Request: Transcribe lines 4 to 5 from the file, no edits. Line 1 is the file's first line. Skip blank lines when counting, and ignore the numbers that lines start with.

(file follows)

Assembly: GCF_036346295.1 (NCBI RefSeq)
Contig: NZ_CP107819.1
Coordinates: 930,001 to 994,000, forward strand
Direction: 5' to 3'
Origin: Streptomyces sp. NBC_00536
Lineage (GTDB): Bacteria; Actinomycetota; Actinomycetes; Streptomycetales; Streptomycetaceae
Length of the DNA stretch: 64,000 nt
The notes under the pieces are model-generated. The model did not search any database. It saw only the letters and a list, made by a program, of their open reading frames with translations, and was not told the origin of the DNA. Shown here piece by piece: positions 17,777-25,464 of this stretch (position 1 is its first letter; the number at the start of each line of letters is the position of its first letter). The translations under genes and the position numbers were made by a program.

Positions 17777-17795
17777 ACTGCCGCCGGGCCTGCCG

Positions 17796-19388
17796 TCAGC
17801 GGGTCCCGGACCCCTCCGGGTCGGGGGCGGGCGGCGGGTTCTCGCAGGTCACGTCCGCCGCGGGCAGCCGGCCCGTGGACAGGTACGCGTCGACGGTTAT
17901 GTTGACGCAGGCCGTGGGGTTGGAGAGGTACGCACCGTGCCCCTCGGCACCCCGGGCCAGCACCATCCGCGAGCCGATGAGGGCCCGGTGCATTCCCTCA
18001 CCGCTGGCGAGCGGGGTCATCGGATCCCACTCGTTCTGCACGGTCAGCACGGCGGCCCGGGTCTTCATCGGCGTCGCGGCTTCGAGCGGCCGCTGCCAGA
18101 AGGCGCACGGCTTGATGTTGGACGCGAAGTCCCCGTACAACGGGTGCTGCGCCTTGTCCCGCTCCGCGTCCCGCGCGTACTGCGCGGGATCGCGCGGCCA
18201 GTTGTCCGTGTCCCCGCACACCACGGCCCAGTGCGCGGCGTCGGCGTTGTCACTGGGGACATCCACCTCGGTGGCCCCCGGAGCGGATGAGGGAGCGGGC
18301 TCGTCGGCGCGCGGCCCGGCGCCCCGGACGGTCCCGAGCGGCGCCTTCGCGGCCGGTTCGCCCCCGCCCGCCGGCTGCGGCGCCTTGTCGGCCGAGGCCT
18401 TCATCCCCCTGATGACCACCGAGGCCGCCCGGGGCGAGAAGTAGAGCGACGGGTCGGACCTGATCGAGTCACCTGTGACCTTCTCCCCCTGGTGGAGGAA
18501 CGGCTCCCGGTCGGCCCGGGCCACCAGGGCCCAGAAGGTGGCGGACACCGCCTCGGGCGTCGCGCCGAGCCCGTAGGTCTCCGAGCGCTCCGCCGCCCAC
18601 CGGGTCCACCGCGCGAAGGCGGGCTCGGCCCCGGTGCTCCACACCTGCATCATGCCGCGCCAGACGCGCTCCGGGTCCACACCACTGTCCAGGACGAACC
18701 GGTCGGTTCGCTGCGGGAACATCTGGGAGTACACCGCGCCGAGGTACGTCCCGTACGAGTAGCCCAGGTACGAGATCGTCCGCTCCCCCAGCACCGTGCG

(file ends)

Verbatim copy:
Direction: 5' to 3'
Origin: Streptomyces sp. NBC_00536